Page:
A US Congressman says Russia's planned military exercises off Irish waters are designed to "push the envelope and test the West".
Irish-American Democrat Congressman Brendan Boyle was speaking as Ukraine's leaders have appealed for calm and reassured the nation an attack from Russia is not imminent.
This is despite the neighbouring country making combat readiness inspections close to its border.
Russia has informed Ireland it plans to carry naval exercises in waters around 240km off the southwest coast in early February.
The area is within Ireland's Exclusive Economic Zone (EEZ), but not her territorial waters.
Congressman Boyle told The Hard Shoulder the idea of Russian exercises off the Irish coast is 'shocking'.
"I remember my grandfather - who grew up in Easkey, Co Sligo - as a boy looking out for the German's, if they were coming during World War II.
"I thought those days were over - that anyone on the coast of Donegal or Kerry would now have to be watching for the Russians - it's completely shocking.
"It is again another way in which [Russian President] Vladimir Putin likes to push the envelope and test the West to see what our resolve will be like".
And he says the current situation is more about President Putin, than inaction by others.
"We are eight years into this war of Russian aggression against Ukraine, so in many ways this is not new.
"It's more a reflection of the resolve of Vladimir Putin to regain what he sees as the lost glory of the fallen Soviet empire.
"Vladimir Putin once said that the collapse of the Soviet Union was the greatest geopolitical catastrophe of the 20th century.
"So that's the mindset of the Russian leader that we're dealing with.
"And if we're not sober-minded about it, we could end up making a mistake in this latest crisis".
Congressman Boyle says President Putin sees Russia as being "disrespected" by former Soviet states.
"A lot of these right-wing populists around the world have something in common: they takeover a country that they see once was great, lost that greatness and they somehow are chosen to restore this so-called lost glory.
"And that is the case with Vladimir Putin, and certainly the way that he treats the former Soviet republics that dare to assert their independence".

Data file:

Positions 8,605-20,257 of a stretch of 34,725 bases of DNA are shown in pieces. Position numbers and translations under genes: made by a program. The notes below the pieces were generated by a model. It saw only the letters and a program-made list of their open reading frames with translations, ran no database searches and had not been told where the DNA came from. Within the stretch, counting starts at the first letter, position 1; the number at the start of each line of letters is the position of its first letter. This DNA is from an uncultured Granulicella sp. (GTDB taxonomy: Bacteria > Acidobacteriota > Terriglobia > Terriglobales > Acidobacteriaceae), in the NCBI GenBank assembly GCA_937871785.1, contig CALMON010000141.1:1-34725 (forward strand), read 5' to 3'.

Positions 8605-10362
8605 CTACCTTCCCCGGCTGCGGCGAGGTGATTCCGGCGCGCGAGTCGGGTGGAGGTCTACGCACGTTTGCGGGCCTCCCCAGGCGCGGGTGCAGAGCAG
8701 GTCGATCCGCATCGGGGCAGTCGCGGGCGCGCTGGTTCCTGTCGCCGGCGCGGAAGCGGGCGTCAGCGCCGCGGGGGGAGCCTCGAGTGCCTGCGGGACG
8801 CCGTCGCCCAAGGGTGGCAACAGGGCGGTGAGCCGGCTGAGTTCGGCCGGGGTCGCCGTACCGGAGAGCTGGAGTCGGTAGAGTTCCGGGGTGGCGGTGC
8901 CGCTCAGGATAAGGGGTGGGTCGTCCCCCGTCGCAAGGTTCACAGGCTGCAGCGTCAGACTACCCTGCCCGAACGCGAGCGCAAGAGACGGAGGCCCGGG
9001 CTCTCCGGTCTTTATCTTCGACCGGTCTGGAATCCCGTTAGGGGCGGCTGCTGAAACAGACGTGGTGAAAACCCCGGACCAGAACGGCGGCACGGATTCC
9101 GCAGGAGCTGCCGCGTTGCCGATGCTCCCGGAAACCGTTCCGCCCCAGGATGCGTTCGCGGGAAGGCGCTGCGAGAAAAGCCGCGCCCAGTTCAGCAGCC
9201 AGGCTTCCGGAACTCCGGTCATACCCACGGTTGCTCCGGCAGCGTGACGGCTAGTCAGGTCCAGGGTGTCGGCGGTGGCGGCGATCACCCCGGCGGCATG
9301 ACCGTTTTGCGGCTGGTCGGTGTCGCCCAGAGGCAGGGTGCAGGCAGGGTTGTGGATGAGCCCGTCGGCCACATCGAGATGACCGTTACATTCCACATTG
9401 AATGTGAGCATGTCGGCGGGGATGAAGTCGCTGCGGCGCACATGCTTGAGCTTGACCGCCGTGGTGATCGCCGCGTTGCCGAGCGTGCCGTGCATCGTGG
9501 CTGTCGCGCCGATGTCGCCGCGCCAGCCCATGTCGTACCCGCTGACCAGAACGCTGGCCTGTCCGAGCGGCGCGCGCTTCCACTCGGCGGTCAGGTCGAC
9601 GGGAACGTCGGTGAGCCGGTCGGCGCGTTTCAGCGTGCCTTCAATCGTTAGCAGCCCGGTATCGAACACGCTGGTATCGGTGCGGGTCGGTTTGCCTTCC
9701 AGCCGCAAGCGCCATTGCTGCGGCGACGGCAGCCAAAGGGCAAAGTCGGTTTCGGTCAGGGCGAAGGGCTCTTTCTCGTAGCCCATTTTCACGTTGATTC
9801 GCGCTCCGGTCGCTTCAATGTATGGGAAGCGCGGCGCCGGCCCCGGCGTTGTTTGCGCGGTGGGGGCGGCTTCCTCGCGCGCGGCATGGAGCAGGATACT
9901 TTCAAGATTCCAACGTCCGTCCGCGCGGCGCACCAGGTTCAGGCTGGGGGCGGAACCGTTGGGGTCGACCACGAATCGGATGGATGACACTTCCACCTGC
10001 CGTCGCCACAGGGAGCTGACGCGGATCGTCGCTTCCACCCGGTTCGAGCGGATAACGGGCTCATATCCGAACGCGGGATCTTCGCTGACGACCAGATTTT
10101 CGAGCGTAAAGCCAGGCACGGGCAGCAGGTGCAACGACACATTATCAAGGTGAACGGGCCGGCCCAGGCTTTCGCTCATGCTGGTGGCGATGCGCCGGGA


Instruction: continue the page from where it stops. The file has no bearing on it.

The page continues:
But he says it is hard to get into President Putin's head.
"I don't think anyone knows what Vladimir Putin in the end really wants.
"No one can read Vladimir Putin's mind.
"I will say obviously the fact that he first invaded Ukraine about eight years ago, in the east, has not gone further - and this has been happening as I mentioned for quite some time.
"So that would be evidence that he's not necessarily anxious to launch some further incursion or further invasion.
"I do think there is a hope here that we can at least reach a stalemate".
And Congressman Boyle says actions by Russia cannot go unchecked.
"This is real, and it's exactly why I believe the US with our traditional NATO allies allies needs to assert itself.
"History is filled with examples of aggression in Europe being allowed to go unchecked, and we all know what that leads to.
"This is a serious moment - I do believe that we can be successful in pulling back from the brink, but I don't think it will go away by ignoring it".
Ukrainian President Volodymyr Zelenskiy said late on Monday that the situation is "under control" and there is "no reason to panic".
However, the Ukrainian government has acknowledged the threat from Russia is real and is due to accept a shipment of US military equipment to bolster its defences.
Moscow said earlier it was watching with great concern after the United States put 8,500 troops on alert to be ready to deploy to Europe in case of an escalation in the crisis.
The US move is in tandem with actions by other NATO member governments to bolster a defensive presence in eastern Europe.
It follows talks between US President Joe Biden a number of European leaders.
The White House said they reiterated their "continued concern about the Russian military build-up on Ukraine's borders and expressed their support for Ukraine's sovereignty and territorial integrity."
A statement added: "The leaders underscored their shared desire for a diplomatic resolution to the current tensions and reviewed recent engagements with Russia in multiple formats.
"The leaders also discussed their joint efforts to deter further Russian aggression against Ukraine, including preparations to impose massive consequences and severe economic costs on Russia for such actions as well as to reinforce security on NATO’s eastern flank."
Among those on the call on Monday were European Commission President Ursula von der Leyen, French President Emmanuel Macron, German Chancellor Olaf Scholz, Italian Prime Minister Mario Draghi, NATO Secretary-General Jens Stoltenberg, Polish President Andrzej Duda and British Prime Minister Boris Johnson.